Review Summary: Same recipe, less taste.
Each one of Deep Purple’s last three albums involved some kind of innuendo regarding the legendary act’s future; something logical, considering its members’ age and the fact that this is the only remaining active band among the three who formed heavy metal. With all due respect, the boys could have easily retired some 25 years ago as a result of numerous feuds between founding member Ritchie Blackmore and their frontman Ian Gillan, but Steve Morse initially and Don Airey later on, seem to have rejuvenated and pushed the band to a new direction.
proved to be a breath of fresh air, by putting forth a modern Deep Purple sound with progressive elements; a much-needed change, as well as a natural one, considering that the main soloists are different not just in name, but mostly, approach. In the meantime, they included some of the best modern Purple songs such as “Above and Beyond”, “Uncommon Man”, “The Surprising”, and “Birds of Prey”. In a nutshell, this is exactly what Whoosh!
is missing. The musical direction is similar to the aforementioned LPs, the lineup is unchanged, and the producer, who did a remarkable job previously, is the same as well. However, what this release lacks is a couple of standout tracks that would stand the test of time, not like “Sometimes I Feel Like Screaming”, but like “Ted the Mechanic” or the aforementioned ones. That doesn’t mean that the album lacks memorable moments, such as the chorus of “Throw My Bones”, that reveals a band comfortable in its skin; a feat that makes “modern” Deep Purple sound more organic than the ‘80s and ‘90s trying-to-recreate-the-past Purple. The one-two punch of “Remission Possible” and “Man Alive” is also one of the highlights here; two atmospheric pieces that contain moments of brilliance and pure class, along with some interesting interplay between Morse and Airey. Actually, it’s tracks like those two or the remake of “And the Address” that make me think that the more rocking songs should revolve around interplays rather than barroom piano melodies such as on “What the What”. A couple more interesting songs are the imposing “Step by Step” which could have easily been a couple of minutes longer, and “The Power of the Moon” which includes some of Morse’s best moments.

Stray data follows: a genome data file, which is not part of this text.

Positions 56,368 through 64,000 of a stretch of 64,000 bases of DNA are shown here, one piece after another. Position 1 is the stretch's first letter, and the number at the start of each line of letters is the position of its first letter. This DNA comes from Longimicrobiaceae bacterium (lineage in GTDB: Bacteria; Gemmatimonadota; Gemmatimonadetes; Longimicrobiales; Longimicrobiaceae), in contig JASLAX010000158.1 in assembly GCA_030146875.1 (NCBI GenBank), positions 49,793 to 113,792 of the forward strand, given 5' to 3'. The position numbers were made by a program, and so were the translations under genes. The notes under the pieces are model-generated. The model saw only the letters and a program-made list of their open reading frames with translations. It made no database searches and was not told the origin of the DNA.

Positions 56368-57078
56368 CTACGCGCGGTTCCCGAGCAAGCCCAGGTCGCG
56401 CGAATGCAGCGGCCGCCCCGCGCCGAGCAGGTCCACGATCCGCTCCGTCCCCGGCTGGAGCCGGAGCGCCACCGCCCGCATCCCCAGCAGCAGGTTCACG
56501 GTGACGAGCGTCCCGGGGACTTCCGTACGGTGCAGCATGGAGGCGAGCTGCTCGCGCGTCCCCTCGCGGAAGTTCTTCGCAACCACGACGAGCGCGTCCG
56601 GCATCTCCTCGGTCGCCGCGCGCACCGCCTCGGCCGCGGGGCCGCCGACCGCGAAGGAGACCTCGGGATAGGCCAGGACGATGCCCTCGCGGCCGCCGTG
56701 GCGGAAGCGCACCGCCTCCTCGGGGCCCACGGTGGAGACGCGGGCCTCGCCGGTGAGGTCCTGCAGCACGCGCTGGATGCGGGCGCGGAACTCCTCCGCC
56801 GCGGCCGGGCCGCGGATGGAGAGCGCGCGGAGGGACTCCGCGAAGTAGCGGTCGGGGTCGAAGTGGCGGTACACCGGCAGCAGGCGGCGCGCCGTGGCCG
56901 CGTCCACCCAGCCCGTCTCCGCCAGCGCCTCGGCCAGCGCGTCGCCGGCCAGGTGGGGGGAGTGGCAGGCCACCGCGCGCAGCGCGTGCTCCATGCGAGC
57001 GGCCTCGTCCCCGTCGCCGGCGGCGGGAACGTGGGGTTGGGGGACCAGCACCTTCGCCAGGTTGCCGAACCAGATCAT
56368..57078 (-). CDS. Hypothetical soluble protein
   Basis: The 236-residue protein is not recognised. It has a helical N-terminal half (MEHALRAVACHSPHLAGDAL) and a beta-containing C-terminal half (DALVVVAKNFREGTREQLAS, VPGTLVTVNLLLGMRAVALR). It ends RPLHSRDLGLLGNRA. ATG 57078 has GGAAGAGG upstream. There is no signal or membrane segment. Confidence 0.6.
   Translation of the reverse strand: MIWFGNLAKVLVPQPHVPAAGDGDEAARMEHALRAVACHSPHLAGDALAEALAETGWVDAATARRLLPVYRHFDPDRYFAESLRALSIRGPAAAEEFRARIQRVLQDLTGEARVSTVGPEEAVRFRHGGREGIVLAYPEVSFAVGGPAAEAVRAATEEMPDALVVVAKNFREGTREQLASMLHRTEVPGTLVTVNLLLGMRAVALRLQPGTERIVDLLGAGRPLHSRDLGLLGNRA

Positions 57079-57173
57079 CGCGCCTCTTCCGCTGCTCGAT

So, where does this album stand compared to Purple’s recent output? Is “And the Address” – the opener on Shades of Deep Purple
as well – another hint that maybe this is it for the Hertford act? Will the rest of the lads accept Blackmore’s proposal and do a one-off show for the fans?
Regarding the last two rhetorical questions, I have no idea. However, something tells me that this is not the end for these guys, especially considering that Whoosh!
was much ready a year ago. Now, as far as where this LP stands compared to its two predecessors, I’d say that it’s not as consistently good as Now What?!
and it doesn’t contain inFinite’s
peaks. Nonetheless, it’s classy, enjoyable, and it’s certainly commendable to see legendary musicians who have nothing to prove, feel the desire to express themselves artistically.